Ahead of the sale Air France regional unit CityJet to German turnaround specialist Intro Aviation, pilots at the regional carrier are appealing to its parent to maintain commitment to the staff after the sale.
Intro agreed a deal to acquire Air France-KLM unit CityJet and its Belgian subsidiary VLM in late December and has been hoping to close the acquisition by the end of this month.
French pilots at CityJet’s base at Paris Charles de Gaulle airport are fearing potential job losses or relocations, because Intro’s business plan will focus on London City airport, a source at French pilot union SNPL tells Flightglobal. The Nuremberg-based group has presented its takeover plans to CityJet staff members, but the employees have no formal rights to prevent the acquisition.
Air France will continue to wet-lease CityJet aircraft for flights from Charles de Gaulle, but the number of services will be gradually reduced before the contract eventually expires in October 2017.
“We will do everything to continue operating for Air France beyond the [existing] contracts,” says Intro founder Hans Rudolf Wohrl. “Whether that succeeds will not least depend on the pilot’s motivation and how good the product becomes after the takeover,” he adds.
CityJet employs 84 staff members on French terms at Charles de Gaulle, including pilots, flight attendants and ground crew. However, the carrier’s operations at the Air France hub – which comprises seven BAE Systems Avro RJ85 regional jets – involve additional employees from other bases.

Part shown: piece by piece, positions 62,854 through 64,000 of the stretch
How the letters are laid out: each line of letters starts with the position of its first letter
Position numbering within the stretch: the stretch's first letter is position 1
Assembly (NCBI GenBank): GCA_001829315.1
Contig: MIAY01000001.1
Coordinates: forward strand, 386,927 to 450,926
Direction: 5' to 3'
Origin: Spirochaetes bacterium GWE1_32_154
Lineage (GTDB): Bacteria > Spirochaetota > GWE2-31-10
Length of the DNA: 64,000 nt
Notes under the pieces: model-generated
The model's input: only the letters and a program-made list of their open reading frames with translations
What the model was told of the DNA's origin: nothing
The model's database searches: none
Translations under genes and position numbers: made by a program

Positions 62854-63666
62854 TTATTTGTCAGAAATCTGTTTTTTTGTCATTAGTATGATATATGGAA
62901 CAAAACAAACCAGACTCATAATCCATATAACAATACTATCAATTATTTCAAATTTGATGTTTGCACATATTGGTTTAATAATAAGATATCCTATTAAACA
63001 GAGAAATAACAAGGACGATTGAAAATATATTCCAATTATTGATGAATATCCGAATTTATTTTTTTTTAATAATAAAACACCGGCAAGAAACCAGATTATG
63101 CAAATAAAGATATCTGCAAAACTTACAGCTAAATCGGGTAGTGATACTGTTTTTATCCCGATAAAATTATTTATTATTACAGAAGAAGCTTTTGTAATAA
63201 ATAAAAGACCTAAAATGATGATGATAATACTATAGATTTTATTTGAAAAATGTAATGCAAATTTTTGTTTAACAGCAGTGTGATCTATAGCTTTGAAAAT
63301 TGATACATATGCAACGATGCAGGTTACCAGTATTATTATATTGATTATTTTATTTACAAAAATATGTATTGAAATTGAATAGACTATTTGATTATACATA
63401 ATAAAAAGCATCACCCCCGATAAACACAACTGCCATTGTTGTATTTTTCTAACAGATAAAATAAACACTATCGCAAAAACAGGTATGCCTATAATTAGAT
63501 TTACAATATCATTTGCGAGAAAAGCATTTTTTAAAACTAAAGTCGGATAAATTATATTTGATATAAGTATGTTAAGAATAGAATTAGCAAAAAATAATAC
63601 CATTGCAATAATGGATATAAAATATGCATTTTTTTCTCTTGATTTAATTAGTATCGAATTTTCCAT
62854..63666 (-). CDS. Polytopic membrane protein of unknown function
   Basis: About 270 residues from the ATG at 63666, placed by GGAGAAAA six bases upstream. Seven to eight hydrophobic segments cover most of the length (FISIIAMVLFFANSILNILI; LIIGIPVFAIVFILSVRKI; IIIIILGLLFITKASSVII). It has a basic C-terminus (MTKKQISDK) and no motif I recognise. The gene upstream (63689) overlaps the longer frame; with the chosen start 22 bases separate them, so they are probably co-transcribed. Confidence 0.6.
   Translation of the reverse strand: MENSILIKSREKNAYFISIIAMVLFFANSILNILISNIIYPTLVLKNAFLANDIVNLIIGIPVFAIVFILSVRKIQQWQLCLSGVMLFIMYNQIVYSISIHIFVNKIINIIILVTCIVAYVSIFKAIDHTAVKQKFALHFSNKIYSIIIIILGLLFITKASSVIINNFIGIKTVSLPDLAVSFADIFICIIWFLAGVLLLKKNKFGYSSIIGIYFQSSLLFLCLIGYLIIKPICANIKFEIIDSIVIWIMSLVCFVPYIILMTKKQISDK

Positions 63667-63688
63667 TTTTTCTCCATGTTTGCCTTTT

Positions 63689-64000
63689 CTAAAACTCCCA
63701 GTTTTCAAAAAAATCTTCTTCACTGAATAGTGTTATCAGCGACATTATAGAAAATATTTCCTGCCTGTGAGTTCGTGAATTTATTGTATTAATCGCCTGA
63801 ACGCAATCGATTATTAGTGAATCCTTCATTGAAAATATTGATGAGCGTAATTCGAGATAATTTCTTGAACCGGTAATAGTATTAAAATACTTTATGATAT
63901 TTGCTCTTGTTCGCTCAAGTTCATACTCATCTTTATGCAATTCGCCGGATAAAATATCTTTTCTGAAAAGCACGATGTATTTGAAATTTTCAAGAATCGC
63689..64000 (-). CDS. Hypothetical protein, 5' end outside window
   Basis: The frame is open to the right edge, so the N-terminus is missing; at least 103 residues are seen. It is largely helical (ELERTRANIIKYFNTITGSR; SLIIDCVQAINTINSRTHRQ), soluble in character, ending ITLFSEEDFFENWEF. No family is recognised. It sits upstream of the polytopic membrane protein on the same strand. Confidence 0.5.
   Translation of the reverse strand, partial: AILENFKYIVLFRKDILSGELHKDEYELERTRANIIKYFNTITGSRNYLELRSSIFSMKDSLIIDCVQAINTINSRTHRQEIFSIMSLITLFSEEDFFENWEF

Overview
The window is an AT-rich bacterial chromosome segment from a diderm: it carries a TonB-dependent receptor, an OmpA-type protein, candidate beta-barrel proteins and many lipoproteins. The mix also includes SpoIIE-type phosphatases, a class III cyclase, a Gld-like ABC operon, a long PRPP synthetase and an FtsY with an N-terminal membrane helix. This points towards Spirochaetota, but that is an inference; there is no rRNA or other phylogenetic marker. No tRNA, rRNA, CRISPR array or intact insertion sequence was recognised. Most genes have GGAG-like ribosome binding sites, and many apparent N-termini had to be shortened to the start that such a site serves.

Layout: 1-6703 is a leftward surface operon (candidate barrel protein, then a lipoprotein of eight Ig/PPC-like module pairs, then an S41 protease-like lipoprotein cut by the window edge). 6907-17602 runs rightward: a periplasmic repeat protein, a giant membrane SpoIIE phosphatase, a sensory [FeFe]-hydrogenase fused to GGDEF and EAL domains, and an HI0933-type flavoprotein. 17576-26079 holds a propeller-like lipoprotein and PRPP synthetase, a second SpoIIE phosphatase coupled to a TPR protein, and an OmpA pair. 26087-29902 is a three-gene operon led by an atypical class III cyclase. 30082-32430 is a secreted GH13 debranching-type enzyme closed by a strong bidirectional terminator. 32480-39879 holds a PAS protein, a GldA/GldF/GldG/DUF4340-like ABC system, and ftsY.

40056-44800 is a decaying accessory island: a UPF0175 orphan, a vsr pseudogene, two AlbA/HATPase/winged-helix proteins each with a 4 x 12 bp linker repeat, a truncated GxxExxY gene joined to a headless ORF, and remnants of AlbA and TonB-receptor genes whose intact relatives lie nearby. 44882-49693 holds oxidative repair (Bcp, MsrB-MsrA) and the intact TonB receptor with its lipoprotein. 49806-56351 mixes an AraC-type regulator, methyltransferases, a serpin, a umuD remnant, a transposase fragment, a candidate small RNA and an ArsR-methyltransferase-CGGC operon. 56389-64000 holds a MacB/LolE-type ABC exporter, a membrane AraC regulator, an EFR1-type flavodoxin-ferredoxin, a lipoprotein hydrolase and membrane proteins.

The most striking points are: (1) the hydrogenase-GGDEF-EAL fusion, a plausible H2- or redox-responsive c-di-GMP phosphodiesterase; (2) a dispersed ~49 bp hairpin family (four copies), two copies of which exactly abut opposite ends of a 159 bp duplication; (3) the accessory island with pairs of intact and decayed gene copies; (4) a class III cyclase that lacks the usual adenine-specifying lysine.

While SNPL cannot demand job guarantees from Air France – especially as the French carrier is reducing its headcount to return to profitability – the source says the management should “show commitment” for its former staff and consider them for re-employment when recruitment starts again.
After Air France has reduced its headcount through voluntary redundancy programmes in the past, the union argues that the CityJet sale represents a “hidden” compulsory redundancy scheme.
Air France will transfer the airline without any of its existing debts and thus help Intro to newly set up CityJet on a “blank sheet”, the source says. The mainline carrier has booked a €122 million ($170 million) loss associated with the sale.
CityJet staff members are concerned about the airline’s viability as an independent operator without Air France’s financial power and operational scale, particularly as it will compete against British Airways at London City. “Employees are very much in doubt about the [Intro] business plans if BA maintains its level of competition” through its regional CityFlyer division, the source says.
The situation could become more difficult when CityJet needs to replace its fleet. By 2017, the source claims, the airline will become unable to continue operating the RJ85s on a financially competitive basis. New aircraft will be needed to offer the required level of service at a competitive cost, the source says.
“Today, both the Avros and F50s [Fokker 50 turboprops of VLM] are fulfilling all operational requirements, especially in regard to the particularities [steep approach] at London City. So there is no rush to replace them,” says Wohrl. He adds, however, that “in technical terms, we are looking at all suitable aircraft [models].”